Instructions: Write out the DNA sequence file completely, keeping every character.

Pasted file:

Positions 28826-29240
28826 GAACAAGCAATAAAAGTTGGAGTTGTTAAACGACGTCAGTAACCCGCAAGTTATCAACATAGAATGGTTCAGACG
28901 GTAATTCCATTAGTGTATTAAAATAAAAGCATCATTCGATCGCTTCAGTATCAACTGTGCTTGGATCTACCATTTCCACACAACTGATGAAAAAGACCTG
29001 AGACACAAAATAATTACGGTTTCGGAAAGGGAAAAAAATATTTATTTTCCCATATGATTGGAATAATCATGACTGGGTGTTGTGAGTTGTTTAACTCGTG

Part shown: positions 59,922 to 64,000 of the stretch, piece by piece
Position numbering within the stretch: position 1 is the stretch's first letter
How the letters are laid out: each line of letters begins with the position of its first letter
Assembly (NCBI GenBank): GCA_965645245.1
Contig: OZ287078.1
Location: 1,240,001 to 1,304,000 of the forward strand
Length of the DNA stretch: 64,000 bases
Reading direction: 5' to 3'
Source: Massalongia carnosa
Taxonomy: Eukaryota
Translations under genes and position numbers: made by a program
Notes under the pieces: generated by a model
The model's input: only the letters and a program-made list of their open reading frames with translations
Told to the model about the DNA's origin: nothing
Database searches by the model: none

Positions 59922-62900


Positions 28826-29240
28826 GAACAAGCAATAAAAGTTGGAGTTGTTAAACGACGTCAGTAACCCGCAAGTTATCAACATAGAATGGTTCAGACG
28901 GTAATTCCATTAGTGTATTAAAATAAAAGCATCATTCGATCGCTTCAGTATCAACTGTGCTTGGATCTACCATTTCCACACAACTGATGAAAAAGACCTG
29001 AGACACAAAATAATTACGGTTTCGGAAAGGGAAAAAAATATTTATTTTCCCATATGATTGGAATAATCATGACTGGGTGTTGTGAGTTGTTTAACTCGTG

Part shown: positions 59,922 to 64,000 of the stretch, piece by piece
Position numbering within the stretch: position 1 is the stretch's first letter
How the letters are laid out: each line of letters begins with the position of its first letter
Assembly (NCBI GenBank): GCA_965645245.1
Contig: OZ287078.1
Location: 1,240,001 to 1,304,000 of the forward strand
Length of the DNA stretch: 64,000 bases
Reading direction: 5' to 3'
Source: Massalongia carnosa
Taxonomy: Eukaryota
Translations under genes and position numbers: made by a program
Notes under the pieces: generated by a model
The model's input: only the letters and a program-made list of their open reading frames with translations
Told to the model about the DNA's origin: nothing
Database searches by the model: none

Positions 59922-62900